American Egyptomania Search


Meeting of Antony and Cleopatra, Death of Cleopatra

Cleopatra, San Francisco: Bancroft, 1889

As often as writers and artists loved to imagine themselves looking upon the body of the Egyptian queen Cleopatra at the moment of her suicide by snakebite in the first century B. C., others loved to imagine that they themselves were Cleopatra at the moment of her death. First-person poems were especially popular forms for rendering these fantasies; with the excuse of providing “first-person” accounts of life and events in the ancient world, writers could present what they imagined could have been Cleopatra’s innermost thoughts , feelings, and emotions at such times, and, with poetry, they were freed of any pressures of realism or historical accuracy. The historical skeleton was always there, if in the background – the decadence of ancient Alexandria and the queen’s sexual liaisons with Julius Caesar and Marc Anthony were, after all, the juiciest parts of the story – but poems like these were imaginative literature, given free reign to free associate to the stimulating legend of Cleopatra.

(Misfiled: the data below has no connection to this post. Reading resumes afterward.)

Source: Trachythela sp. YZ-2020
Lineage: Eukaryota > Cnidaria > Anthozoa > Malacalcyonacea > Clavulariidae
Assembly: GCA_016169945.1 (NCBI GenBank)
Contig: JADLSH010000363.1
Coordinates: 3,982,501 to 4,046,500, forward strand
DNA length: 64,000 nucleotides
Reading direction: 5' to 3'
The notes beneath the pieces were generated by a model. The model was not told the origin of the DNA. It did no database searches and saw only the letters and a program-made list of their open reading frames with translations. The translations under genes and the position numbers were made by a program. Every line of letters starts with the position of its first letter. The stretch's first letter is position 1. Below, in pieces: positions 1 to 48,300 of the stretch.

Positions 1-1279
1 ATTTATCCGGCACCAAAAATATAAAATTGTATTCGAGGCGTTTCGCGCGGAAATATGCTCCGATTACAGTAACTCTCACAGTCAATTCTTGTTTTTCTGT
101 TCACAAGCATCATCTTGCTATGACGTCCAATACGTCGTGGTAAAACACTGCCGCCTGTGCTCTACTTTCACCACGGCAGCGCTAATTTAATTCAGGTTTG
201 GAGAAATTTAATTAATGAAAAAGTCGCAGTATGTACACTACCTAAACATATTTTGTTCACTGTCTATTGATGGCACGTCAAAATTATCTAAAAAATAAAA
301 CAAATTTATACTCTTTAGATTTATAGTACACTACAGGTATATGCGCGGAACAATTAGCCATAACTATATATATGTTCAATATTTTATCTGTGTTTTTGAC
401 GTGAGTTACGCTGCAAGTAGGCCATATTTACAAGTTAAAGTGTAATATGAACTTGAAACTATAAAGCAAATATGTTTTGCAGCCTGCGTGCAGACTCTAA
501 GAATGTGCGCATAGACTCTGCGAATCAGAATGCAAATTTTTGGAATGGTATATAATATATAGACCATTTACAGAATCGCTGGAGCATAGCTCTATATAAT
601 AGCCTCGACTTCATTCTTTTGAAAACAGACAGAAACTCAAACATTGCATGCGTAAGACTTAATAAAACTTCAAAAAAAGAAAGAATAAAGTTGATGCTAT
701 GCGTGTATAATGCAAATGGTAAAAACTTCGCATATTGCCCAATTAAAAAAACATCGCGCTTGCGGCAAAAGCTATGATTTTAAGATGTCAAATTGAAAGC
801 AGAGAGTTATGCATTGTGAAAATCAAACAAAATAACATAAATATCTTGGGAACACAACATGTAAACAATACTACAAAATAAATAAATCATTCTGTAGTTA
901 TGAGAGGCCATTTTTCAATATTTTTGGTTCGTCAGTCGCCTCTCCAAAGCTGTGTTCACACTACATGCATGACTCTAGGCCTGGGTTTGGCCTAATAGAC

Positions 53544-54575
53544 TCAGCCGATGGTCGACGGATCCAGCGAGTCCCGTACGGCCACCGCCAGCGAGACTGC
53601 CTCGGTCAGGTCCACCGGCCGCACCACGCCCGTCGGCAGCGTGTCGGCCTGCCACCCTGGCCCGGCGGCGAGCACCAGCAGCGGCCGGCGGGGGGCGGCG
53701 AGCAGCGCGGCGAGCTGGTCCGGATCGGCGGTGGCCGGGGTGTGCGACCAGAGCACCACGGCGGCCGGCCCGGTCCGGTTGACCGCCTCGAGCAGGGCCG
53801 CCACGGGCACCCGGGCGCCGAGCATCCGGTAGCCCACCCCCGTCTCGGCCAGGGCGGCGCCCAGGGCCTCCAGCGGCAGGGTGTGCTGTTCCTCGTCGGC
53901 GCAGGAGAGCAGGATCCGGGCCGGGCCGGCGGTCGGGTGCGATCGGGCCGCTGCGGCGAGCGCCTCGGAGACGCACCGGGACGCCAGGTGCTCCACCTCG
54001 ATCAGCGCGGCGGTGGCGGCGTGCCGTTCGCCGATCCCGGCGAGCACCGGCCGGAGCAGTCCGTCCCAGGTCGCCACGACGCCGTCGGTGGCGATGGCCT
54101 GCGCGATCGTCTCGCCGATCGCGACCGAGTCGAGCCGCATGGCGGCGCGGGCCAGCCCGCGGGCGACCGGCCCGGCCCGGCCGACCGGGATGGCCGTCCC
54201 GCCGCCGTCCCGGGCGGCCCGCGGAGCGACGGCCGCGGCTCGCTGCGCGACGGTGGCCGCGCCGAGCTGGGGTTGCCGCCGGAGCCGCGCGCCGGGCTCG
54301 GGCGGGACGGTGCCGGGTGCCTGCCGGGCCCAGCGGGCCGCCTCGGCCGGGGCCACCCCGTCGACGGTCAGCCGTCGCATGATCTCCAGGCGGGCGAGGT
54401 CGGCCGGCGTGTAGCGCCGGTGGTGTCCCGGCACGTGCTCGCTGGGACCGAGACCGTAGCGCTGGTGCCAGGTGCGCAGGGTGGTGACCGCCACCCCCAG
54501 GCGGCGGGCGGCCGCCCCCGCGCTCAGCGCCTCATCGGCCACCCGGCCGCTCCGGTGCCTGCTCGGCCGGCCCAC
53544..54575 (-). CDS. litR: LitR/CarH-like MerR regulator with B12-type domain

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by J.C.J.
Copyright 1889 by The Bancroft Company

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